(Editor’s note: Former Monterey Park Mayor, Monty Manibog is a regular columnist offering legal tips and perspectives on high profile legal cases and events.) Dear Mr. Yip: Thank you for commenting favorably on my Point of Law column and my previous service to the city of Monterey Park.
My 3 terms as mayor and councilman were most enjoyable and rewarding in the knowledge that we were developing a better and safer community for our families and fellow citizens. And, as a lawyer of 50 years, it has always been satisfying to impart legal points and principles to others in laymen’s terms to help them better understand the law and to avoid its pitfalls.As mentioned in my previous column, we do, indeed, live under a “government of laws” which holds that every citizen from every station of life are subject to the law and no one is above it. Had President Ford not pardoned former president Richard Nixon, (which was his constitutional prerogative), Nixon would have gone to jail like his “Watergate Plumbers.” And senators, congressmen, governors and some of the rich and famous (Martha Stewart,
Leona Helmsley) have fallen into the criminal justice system and landed in jail..
Under a “government of men,” the autocrats, dictators or military juntas make and change their own laws and hold themselves above those laws. Like in old England, the King’s magistrates could issue “bills of attainder,” arrest, jail or execute anyone without valid warrants or hearings and there were no “writs of habeas corpus” to challenge such action. In time, however, the pressure for justice and change developed and so the “Magna Carta,” which established and protected individual rights and liberties - was written into law. This instrument, a precursor to our own Bill of Rights, extended universal and fundamental human rights to the people.
Our system of democracy, “by, for and of the people,” may not be perfect but it is the best in the world. You would not want to be a citizen of Libya, Oman, Bahrain, Iran or other autocratic states where fundamental human rights are non-existent.
Which brings us to your query about judges interpreting the laws differently, noting that federal judges have disagreed on the constitutionality of “Obamacare.”
I personally am of the opinion that President Obama’s healthcare plan, rammed through Congress with a Democratic majority vote, is unconstitutional because you and I, as citizens, should not be forced to buy and pay for anything we may not want. But because we are a democracy where the law prevails, and because judges are only human, they may interpret the laws differently but the final word rests with the US Supreme Court, the third co-equal branch of the federal government which provides the “checks and balances” that militate against the rise of autocratic rule.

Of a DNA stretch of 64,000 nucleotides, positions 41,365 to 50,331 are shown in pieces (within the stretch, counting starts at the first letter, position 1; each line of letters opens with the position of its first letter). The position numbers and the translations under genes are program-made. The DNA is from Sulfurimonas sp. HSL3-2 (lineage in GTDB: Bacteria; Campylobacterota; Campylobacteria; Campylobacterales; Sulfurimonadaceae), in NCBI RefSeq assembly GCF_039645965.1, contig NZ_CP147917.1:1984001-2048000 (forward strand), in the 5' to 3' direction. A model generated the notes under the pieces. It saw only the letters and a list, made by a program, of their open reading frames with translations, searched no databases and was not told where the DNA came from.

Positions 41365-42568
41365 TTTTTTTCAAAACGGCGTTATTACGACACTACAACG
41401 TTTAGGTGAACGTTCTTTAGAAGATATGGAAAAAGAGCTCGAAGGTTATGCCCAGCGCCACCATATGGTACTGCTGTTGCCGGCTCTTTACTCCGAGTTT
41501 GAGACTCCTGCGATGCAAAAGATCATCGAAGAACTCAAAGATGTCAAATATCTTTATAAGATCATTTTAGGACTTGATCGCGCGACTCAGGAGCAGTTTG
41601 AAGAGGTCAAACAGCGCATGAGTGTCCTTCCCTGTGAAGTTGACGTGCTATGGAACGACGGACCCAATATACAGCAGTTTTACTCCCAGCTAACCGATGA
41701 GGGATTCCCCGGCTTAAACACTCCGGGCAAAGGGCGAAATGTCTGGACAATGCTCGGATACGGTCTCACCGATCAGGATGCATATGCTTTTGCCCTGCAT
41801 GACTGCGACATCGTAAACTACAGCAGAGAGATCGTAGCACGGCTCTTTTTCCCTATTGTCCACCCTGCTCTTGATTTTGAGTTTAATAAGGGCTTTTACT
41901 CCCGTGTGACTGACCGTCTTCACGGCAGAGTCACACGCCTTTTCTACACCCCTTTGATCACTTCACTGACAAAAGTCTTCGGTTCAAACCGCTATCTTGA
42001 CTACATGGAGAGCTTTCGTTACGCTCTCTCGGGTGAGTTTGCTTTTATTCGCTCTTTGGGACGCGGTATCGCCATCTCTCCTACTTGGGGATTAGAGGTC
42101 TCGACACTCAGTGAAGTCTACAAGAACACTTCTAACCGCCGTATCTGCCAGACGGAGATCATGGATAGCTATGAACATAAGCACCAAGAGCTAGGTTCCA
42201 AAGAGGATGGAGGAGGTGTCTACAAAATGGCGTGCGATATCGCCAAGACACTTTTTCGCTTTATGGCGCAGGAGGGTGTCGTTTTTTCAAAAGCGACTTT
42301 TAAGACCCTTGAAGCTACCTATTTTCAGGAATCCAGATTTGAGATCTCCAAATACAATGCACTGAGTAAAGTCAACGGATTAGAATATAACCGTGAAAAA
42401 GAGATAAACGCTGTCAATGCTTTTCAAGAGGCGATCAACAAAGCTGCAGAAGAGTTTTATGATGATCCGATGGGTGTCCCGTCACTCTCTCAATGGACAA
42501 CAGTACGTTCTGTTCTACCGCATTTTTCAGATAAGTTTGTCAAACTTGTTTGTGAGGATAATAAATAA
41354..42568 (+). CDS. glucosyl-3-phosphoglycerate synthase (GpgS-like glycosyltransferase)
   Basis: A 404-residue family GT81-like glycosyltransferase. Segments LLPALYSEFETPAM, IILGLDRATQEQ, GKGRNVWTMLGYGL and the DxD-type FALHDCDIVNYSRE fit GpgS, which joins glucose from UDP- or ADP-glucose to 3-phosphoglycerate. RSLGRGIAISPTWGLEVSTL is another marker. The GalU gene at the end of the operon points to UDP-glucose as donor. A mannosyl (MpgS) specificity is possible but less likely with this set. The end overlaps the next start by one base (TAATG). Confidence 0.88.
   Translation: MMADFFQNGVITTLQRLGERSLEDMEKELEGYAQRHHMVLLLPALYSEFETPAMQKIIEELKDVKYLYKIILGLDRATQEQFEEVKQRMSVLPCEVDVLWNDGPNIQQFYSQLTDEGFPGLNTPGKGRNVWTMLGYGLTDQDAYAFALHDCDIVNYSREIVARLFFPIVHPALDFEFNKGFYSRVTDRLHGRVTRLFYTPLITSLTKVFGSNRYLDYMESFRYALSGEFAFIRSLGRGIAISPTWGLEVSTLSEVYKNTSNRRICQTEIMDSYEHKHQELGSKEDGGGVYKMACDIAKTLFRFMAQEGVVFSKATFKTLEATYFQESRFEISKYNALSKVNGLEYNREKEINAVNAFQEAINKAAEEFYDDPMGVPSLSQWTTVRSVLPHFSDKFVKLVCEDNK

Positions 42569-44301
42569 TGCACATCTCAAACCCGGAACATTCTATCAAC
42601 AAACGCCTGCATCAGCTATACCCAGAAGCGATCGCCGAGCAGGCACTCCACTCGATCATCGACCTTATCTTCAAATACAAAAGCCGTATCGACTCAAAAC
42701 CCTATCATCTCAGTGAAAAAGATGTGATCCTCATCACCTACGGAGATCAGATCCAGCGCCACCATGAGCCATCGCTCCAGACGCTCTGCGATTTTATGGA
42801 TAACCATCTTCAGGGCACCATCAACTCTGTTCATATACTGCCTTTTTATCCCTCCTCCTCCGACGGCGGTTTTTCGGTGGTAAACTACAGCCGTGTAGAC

The different lower federal courts do not have the final word and, down the road, the US Supreme Court will decide the constitutionality of Obamacare.
Remember, too, that our democracy is constantly evolving and allows for correcting injustices of past decisions that may have seemed right at the time. For example, the Jim Crow laws of the 1880s required the separation of races in public places. However, the Supreme Court decisions of the 1950s and ‘60s and the Civil Rights Acts passed by Congress in 1964 made such laws invalid.
And in 1954, the US Supreme Court overruled the 1896 case of Plessey v. Ferguson which upheld the constitutionality of separate schools for blacks and whites. While the 1896 Supreme Court reached out to satisfy the 14th Amendment’s “equal protection” clause by declaring that the requirement was met if the school facilities were “equal,” the more enlightened Supreme Court of 1954 declared that separate schools for blacks and whites, even with equal facilities, was “inherently unequal,” thus forever ending legal segregation.
Again, our democracy continues to evolve for the better as mores and attitudes change, and federal judges, who serve for life and are non-political, will follow their conscience and render their best judgments, beholden to no person or persons (government of men) who could dictate the outcome. We can be thankful that we live and breath in the land of the free and the home of the brave, where we, the people, can be heard and affect democratic change.